It is important to remember that a compost bin likes a range of ingredients. You do not want too much of one thing otherwise what you’ll find is it takes a long time to compost down. Also if you use a range of different material in your composting it will have a healthy mix of nutrients for your soil and plants.

What can you put into your composting? Well there are plenty of things. Perhaps the most important thing to remember when you’re looking at what goes into your compost bin is to consider was it once living. If it was then it can be recycled. At this point it’s probably a good idea to not include meats. Meat attracts vermin such as rats and they’ll take it out of the compost bin and soon you will have an infestation.

Here are some great examples of the types of things which you can put into your compost. Think about including paper waste including cardboard, green waste, nutshells, dust from the vacuum, food, hedge clippings and grass cuttings.

A couple more things to remember. If any of the plant matter you are putting into your composting appears to have a disease or any kind of fungus growing on it then do not put that in. Also watch out for any human plastics and try not to add those. You can air your compost bin by turning it with a fork, but also make sure you keep the bin contained and preferably with a lid.

To find out lots more interesting facts about composting, visit our website at www.acompostbin.com

By Julia Roebuck, Waste Watch

LBR Bike repair

Ever taken a bicycle you no longer wanted to your local Re-use and Recycle Centre (RRC)? If so, you are not alone. Bikes frequently end up at the RRCs and although scrap metal is sent on for recycling, the potential for repairing bicycles and getting them back on the road is lost.

Fortunately for east London residents, a new scheme has begun to ensure all bikes taken to any of the four RRC sites in the East London Waste Authority (ELWA) boroughs of Barking and Dagenham, Havering, Newham and Redbridge are kept out of the scrap metal containers. The ELWA Bike Re-use Programme ensures the bicycles taken to RRCs by residents are saved from the scrapheap and made available for training programmes to teach local young and unemployed people the skills required to repair and maintain bicycles.

Shanks East London, who operate and manage the RRC sites, were approached by the Redbridge Council Smarter Travel Team with the initial idea for the project in 2011. As a keen cyclist, Julie Ward, Travel Plan Coordinator for Redbridge, was frustrated by the number of bikes discarded at local RRCs and hoped something could be done. Julie comments, “after visiting the Chigwell Road Re-use and Recycle Centre and seeing how many bikes were being donated, I was really keen to look into starting up a project where these bikes were brought back to life so that they could be used again.” In February 2012 the first collection was made from Chigwell Road RRC and the bicycles were taken to a bike maintenance workshop at the Salvation Army Church in Ilford. Guests from their night shelter volunteer under the supervision of a bike mechanic and learn valuable skills that will help them to find employment. As a result of the increased volume of second hand bicycles provided through the ELWA Bike Re-use Programme, the Salvation Army has been able to increase the number of bike repair workshops. The repaired bikes are sold back to the community at sales at the church once a month, providing access to affordable bikes for local people and funding to ensure the programme is self-sufficient.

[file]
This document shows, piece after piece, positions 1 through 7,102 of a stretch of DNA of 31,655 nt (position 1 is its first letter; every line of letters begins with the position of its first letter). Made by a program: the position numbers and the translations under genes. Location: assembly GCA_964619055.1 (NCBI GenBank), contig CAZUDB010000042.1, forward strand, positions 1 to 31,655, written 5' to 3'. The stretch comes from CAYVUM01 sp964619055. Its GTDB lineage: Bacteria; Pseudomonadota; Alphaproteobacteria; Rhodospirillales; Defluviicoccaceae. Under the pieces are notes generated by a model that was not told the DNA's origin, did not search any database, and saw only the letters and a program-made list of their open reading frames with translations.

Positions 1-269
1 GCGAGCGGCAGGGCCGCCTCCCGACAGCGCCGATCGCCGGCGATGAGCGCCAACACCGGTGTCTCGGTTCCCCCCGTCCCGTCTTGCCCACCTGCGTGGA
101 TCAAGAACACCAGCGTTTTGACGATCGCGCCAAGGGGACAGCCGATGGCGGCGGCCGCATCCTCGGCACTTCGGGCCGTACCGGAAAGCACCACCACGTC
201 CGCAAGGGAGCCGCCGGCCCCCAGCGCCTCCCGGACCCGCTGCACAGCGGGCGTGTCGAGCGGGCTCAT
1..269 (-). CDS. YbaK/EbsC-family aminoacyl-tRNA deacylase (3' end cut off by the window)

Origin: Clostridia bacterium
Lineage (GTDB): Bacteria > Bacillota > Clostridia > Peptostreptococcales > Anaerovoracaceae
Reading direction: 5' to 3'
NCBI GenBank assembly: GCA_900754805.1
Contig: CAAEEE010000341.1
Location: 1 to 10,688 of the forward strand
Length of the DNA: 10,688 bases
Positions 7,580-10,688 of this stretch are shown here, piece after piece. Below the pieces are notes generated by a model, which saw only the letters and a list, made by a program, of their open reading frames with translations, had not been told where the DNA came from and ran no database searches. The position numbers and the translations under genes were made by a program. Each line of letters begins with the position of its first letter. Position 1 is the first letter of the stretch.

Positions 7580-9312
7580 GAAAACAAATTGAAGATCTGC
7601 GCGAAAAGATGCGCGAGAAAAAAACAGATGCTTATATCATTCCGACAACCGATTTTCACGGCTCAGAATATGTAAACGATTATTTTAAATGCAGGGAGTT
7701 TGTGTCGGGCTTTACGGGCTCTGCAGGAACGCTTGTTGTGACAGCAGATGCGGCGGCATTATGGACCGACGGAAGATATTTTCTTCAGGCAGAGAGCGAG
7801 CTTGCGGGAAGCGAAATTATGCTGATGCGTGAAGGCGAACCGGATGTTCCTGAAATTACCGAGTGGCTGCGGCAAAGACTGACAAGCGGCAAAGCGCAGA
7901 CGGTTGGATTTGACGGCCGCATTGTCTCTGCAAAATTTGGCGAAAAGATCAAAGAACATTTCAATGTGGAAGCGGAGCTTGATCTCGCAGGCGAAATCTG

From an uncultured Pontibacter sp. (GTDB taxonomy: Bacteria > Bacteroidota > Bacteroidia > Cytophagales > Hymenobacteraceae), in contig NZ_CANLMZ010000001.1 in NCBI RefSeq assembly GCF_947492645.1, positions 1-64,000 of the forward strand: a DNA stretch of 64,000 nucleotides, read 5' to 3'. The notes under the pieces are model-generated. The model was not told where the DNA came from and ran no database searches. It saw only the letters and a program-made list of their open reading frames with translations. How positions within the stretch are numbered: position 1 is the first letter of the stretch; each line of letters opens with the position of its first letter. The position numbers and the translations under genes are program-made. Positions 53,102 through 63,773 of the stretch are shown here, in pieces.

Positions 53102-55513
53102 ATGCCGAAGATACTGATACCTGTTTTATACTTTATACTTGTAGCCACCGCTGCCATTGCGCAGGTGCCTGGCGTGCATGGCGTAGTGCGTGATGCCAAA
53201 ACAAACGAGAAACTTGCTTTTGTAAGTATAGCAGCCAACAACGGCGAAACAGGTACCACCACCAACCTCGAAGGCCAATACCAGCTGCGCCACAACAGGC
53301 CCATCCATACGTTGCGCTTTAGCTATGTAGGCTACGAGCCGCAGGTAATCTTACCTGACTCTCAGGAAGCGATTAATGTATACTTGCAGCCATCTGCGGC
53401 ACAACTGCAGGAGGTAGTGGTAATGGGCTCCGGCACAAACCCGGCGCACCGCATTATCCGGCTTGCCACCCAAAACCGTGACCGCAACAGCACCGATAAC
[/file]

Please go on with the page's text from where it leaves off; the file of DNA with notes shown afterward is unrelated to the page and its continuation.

In the heart of the Gascoigne Estate in the London borough of Barking and Dagenham, the ELWA Bike Re-use Programme provides bicycles for a monthly bike exchange scheme run by Sustrans, a charity dedicated to sustainable transport. Damaged bikes are repaired by Trailnet volunteers in Essex and transported to the Gascoigne estate for the bike exchange once a month. The scheme has been running for 4 months and the results are phenomenal. Over 60 second hand bikes have been bought or exchanged by residents eager to find a bike for themselves or their children. Due to the success of the project, Sustrans have already identified another two community groups in Barking and Dagenham who are keen to host regular bike exchanges. Christabel Buchanan, Active Travel Officer for Sustrans comments, “The supply of bikes in this way has been invaluable to getting more people out and riding on the estate. Before we had such a great source of bikes from EWLA, we would have never met such a high demand for quality, affordable bikes.”

Finding new homes for the repaired bikes is an essential aspect to all four projects supported by the ELWA Bike Re-use Programme. Guaranteeing the use of the repaired bicycles has been factored into the training at the repair projects in Newham and Havering. For the young people enrolled onto the bicycle repair training at Motorvations, based in Romford, and Stratford City Academy the bike they repair is theirs to keep when it has been completely restored. Motorvations also embed a strict re-use ethos across their programmes, meaning no component goes to waste. If components can no longer be used, they are stored until they can be used in welding, carpentry or sculpture workshops to be creatively transformed into art pieces, planters, desks and more. At Stratford City Academy, bike maintenance workshops are a popular extracurricular activity and run each week. If students repair more bikes than they need, they are sold at local community events to support the enterprise programme.